See INTELLECTUAL PROPERTY RIGHT, RESEARCH AND DEVELOPMENT.

Collins Dictionary of Economics, 4th ed. © C. Pass, B. Lowes, L. Davies 2005

patent

The first transfer of title out of the government to a private individual or company.

The Complete Real Estate Encyclopedia by Denise L. Evans, JD & O. William Evans, JD. Copyright © 2007 by The McGraw-Hill Companies, Inc.

Patent

The exclusive right of an inventor to make, use, or sell his invention for a period of years. A patent is an intangible asset that may be depreciated over its remaining life. The sale of a patent usually results in long-term capital gain.
Copyright © 2008 H&R Block. All Rights Reserved. Reproduced with permission from H&R Block Glossary
References in periodicals archive ?
Patently Apple's report did not mention the iPhone in any way, but (https://www.forbes.com/sites/gordonkelly/2018/12/02/apple-leak-new-iphone-xs-design-upgrade-iphone-xi-11-release-date-price-face-id-touch-id/#2f8c8cbb23eb) Forbes reported this week that next year's iPads could serve as a trial before Apple introduces in-display fingerprint readers to its upcoming iPhones.
When the Court unanimously struck down the law's "indecency" and "patently offensive" provisions as overly broad in Reno v.
Throwing caution to the wind, Blastenbrei compares cities with countryside, the sixteenth with the seventeenth century, a statistical base of 95 cases (rural Luxembourg) with another of 7,277 (Rome), one judicial system with another, and proceeds to treat patently different categorizations of crime as if they were identical.
as a matter of law, the Diocese, considered as the priest's employer, cannot be liable for the employee's every deed, especially behaviour so patently at odds with his sacerdotal duties.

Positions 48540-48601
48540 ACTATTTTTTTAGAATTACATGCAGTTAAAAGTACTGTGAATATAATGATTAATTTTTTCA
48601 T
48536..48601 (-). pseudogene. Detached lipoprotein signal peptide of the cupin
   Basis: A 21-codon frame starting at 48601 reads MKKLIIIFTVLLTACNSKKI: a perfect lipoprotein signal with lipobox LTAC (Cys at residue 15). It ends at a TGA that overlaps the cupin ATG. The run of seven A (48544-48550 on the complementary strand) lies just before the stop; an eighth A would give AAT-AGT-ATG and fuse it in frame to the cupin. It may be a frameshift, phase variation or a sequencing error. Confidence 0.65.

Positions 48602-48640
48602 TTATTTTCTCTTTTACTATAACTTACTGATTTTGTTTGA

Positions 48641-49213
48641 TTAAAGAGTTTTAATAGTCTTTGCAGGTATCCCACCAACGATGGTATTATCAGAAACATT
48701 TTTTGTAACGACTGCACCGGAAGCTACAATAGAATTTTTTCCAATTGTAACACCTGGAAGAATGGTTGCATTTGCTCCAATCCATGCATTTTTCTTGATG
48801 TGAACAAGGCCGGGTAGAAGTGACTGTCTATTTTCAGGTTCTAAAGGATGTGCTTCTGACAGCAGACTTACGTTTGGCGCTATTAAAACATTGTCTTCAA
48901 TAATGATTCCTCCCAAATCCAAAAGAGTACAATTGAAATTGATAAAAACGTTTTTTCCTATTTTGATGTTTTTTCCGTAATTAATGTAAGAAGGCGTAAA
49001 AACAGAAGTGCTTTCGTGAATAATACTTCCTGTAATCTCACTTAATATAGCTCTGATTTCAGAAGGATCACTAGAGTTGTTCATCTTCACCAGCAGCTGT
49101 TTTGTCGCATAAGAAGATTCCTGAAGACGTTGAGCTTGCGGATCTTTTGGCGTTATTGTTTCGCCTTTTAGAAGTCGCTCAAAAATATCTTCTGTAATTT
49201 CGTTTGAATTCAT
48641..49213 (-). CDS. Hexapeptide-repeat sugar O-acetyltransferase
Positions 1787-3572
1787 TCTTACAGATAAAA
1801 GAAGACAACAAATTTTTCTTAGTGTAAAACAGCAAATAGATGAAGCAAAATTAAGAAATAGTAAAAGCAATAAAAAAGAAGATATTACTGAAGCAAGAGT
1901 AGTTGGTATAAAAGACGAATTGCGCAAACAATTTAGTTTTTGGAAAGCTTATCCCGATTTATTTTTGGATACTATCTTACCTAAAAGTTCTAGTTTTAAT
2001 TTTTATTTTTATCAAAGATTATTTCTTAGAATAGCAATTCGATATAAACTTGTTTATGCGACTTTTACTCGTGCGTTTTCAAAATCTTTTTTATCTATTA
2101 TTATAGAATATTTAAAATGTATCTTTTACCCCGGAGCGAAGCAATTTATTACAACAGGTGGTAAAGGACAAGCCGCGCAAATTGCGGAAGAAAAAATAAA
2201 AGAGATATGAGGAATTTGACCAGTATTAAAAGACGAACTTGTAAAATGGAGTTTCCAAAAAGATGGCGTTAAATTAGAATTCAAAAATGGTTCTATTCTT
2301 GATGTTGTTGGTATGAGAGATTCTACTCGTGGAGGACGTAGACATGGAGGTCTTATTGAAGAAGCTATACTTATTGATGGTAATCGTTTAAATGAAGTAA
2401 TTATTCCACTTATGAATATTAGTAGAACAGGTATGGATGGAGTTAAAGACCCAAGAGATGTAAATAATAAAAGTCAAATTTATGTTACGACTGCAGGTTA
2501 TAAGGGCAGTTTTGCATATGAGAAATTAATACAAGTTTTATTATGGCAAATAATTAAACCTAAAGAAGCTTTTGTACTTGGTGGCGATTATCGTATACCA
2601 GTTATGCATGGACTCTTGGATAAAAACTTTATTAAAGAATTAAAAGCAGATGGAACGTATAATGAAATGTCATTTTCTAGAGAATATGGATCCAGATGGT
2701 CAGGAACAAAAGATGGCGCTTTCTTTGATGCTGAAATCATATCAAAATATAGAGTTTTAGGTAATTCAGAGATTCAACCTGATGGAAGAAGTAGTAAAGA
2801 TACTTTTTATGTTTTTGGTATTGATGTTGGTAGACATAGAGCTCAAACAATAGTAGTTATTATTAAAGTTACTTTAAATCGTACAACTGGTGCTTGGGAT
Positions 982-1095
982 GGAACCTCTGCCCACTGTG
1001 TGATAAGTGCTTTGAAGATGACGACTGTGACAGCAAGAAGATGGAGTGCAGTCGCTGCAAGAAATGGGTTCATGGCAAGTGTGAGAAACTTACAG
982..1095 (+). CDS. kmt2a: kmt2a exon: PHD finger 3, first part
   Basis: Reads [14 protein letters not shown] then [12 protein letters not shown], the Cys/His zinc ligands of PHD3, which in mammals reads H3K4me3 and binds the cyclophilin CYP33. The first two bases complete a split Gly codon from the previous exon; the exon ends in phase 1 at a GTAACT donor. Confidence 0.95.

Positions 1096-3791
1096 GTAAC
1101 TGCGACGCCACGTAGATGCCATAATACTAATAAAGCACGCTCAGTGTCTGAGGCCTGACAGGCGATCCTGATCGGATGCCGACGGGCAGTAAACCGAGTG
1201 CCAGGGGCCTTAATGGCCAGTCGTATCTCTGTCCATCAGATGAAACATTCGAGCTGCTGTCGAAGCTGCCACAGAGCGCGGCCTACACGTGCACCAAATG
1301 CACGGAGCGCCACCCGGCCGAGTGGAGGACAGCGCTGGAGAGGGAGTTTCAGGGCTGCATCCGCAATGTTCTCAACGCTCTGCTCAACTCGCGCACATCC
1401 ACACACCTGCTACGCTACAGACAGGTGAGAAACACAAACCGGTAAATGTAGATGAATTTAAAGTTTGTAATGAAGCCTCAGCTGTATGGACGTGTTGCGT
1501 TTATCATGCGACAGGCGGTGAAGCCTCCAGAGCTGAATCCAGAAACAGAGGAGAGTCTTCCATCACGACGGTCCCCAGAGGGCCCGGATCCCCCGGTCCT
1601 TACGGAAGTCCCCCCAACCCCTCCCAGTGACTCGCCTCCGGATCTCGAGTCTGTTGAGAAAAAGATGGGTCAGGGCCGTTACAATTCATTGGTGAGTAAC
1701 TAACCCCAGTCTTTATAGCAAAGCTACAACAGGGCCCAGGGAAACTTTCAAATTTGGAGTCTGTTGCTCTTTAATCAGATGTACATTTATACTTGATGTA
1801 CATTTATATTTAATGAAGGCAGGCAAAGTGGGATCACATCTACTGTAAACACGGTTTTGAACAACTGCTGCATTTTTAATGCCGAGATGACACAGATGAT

6662 accuracy-related penalty, if the return position was not frivolous (i.e., not patently improper) and the position was disclosed in the manner provided by the Sec.
Even here, the villain is often identified as the liberals themselves, who foisted deinstitutionalization on the mentally ill who were patently unable to fend for themselves.
(http://www.patentlyapple.com/patently-apple/2018/04/samsung-wins-patent-for-a-3d-hybrid-visual-communication-app-to-take-on-skype-google-hangout-and-facetime.html) Patently Apple reported Monday that Samsung has been granted a new patent by the U.S.
It's a rum do when a band is patently tailored to fit into an existing marketing niche - bands that matter create their own niche.
"It is patently wrongheaded to ignore these facts, particularly on the implausible expectation that electronically collected data might somehow facilitate creation of a totalitarian regime." Here Warwick hangs himself in a noose fashioned from his own words, since his proposal for a cash-free society would create a totalitarian regime--albeit one he insists would be benevolent.
While many installations spill their guts, physically or otherwise, an explication of the work's internal structure is patently not part of Klima's stated project.
The more important point is should a minister for a so-called Socialist government really be in the business of cracking down on society's most vulnerable and desperate people and asking them to fork out money they patently don't have?
For the present system to be of any worth then going allowance should accurately reflect conditions on the night and quite patently very few do.